‘Fucksake.’ He ran a hand over his face. ‘I’ve got a fucking story to tell that’s worth a fortune and he sends me a pint-sized fucking emissary instead.’

‘What story?’

His eyes turned cunning. ‘Give me the fifty grand and I’ll tell you.’

‘I don’t know anything about fifty grand,’ she said carefully.

‘Why am I not surprised?’ He flung up his hands. ‘What a waste of a fucking journey.’

‘Hey,’ she said, putting out a hand. ‘Wait a moment –’

He slapped her hand away. ‘Fuck off. Get the big man to meet me himself next time, OK?’

The temptation to whip out her warrant card and scare the crap out of him for drink driving nearly crippled her. She forced herself to take several deep breaths to steady herself as she watched him climb into his shitty heap of a car. He gave her the finger as he left. Unbelievable. What a misogynistic shitbag.

The second he was out of view, she pelted for her Corsa, wishing she’d parked closer, wanting to follow him, but as she tore around the rear of her car a dark shape suddenly reared up out of the dark and wrapped its arms around her. A man. He wore gloves and a balaclava.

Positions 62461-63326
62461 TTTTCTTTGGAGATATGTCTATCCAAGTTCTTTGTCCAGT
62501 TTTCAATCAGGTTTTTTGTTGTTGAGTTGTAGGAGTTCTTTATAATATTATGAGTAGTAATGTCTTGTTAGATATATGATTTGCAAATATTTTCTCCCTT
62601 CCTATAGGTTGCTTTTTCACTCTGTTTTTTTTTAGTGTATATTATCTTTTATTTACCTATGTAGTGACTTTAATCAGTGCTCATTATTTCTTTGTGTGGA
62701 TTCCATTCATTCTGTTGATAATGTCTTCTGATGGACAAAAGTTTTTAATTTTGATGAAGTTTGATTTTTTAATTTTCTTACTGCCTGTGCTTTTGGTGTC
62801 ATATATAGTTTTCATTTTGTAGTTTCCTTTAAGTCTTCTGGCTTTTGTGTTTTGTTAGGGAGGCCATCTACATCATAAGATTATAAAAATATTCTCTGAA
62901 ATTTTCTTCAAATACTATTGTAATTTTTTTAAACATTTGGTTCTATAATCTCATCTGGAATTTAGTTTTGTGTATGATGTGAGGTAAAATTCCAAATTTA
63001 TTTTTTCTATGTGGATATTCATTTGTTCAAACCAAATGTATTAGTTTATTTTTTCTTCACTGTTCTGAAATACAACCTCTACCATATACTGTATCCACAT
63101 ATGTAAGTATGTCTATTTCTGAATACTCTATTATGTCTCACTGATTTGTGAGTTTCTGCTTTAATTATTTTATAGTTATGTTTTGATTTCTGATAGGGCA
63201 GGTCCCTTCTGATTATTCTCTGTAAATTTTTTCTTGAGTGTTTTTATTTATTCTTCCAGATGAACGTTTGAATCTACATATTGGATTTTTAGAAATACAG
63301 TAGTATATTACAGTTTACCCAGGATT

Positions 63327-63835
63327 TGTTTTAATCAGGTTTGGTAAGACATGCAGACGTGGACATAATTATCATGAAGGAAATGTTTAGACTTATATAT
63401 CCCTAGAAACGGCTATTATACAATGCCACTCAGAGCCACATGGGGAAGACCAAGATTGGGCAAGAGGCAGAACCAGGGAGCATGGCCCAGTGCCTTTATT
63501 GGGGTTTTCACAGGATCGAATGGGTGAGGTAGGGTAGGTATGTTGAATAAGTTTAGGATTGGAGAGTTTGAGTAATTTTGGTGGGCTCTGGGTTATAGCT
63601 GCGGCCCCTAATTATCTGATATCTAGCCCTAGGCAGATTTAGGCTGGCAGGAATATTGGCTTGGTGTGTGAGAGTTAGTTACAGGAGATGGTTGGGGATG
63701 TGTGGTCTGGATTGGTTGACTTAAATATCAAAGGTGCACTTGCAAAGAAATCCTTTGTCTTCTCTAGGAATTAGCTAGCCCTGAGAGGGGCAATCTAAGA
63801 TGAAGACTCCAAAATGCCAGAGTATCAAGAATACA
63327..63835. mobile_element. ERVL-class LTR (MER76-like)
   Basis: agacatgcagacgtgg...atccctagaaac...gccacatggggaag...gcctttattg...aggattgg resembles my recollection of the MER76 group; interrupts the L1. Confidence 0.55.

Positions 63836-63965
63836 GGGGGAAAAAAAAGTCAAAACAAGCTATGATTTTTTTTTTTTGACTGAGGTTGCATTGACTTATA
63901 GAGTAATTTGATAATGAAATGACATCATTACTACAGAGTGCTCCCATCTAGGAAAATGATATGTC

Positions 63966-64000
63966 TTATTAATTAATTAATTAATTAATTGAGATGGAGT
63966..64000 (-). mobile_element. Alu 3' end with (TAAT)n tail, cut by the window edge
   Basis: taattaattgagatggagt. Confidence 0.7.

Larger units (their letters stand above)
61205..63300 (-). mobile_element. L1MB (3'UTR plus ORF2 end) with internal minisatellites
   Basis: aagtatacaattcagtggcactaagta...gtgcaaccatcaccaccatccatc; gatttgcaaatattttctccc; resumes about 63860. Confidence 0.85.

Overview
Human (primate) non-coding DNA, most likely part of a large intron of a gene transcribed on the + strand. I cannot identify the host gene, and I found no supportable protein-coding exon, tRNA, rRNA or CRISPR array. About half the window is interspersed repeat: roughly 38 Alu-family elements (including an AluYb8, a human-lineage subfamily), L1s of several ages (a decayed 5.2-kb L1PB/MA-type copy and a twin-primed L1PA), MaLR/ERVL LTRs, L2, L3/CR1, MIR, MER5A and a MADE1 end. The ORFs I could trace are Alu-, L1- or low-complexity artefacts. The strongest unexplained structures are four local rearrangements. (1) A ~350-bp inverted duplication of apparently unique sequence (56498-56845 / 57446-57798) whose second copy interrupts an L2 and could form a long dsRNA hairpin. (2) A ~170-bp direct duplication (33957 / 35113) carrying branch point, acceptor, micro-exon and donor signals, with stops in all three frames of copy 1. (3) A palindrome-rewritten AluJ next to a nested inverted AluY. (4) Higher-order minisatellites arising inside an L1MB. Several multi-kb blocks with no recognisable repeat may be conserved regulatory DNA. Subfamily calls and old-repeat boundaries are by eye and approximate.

She opened her mouth to shout, scream for help, but there was no time.

The man slammed his forehead straight into her face.

She felt her nose break as the world exploded into white light. Her limbs went numb. Warm liquid poured down her face and chin. Choking she tried to call out but he leaned forward and punched her hard in the stomach. All the air rushed out of her lungs.

Disabled, gasping for breath, she was helpless when he grabbed her hands and yanked them behind her back. She tried to fight but she had no breath and her efforts were pitiful against his brute strength. He dragged her to a car. When she saw its boot was open panic flooded her, giving her a surge of strength. She gave a violent buck and felt his grip slip but then something slammed into the side of her head. This time there was no white light. Just black.

You can read the other posts on the blog tour here: 

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October Reads

I’ve had a pretty lacklustre month for reading – I finished four books ranging the whole way from 2 to 4 stars. A couple of good’uns but nothing mind-blowingly amazing. Here’s hoping I have a better month of reading in November.